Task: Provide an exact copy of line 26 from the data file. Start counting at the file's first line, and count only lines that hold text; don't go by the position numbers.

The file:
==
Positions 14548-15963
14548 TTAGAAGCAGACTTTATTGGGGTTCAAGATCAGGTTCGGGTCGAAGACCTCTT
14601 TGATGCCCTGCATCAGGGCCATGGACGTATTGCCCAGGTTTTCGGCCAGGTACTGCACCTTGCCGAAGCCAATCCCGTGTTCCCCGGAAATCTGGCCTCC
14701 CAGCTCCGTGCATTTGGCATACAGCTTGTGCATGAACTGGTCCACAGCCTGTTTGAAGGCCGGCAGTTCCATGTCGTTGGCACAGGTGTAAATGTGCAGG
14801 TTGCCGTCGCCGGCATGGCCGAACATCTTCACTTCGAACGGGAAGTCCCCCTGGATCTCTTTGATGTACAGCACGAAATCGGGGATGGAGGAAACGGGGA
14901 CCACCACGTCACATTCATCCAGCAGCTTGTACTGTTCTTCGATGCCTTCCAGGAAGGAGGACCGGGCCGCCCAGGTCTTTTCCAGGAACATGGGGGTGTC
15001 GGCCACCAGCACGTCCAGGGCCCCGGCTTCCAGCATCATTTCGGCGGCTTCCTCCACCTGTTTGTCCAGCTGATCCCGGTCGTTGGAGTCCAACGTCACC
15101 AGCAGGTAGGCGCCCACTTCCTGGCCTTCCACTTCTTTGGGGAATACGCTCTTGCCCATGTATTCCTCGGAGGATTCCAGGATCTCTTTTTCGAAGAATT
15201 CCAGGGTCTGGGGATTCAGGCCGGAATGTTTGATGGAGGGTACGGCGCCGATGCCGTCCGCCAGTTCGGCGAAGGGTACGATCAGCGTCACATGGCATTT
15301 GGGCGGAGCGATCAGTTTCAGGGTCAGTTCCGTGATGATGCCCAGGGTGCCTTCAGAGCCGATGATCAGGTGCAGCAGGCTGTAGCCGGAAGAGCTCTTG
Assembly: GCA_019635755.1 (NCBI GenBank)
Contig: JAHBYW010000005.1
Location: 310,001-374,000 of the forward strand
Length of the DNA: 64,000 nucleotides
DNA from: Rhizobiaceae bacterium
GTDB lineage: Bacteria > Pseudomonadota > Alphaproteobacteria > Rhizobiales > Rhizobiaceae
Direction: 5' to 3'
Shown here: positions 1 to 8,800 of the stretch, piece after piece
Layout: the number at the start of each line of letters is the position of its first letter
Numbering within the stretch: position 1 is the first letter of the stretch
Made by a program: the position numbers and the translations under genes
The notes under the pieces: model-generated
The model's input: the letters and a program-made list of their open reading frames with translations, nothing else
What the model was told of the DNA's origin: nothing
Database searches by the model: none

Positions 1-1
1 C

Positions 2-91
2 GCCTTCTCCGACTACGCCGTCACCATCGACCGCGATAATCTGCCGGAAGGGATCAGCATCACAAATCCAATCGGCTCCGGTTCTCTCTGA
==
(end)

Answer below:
Positions 1-1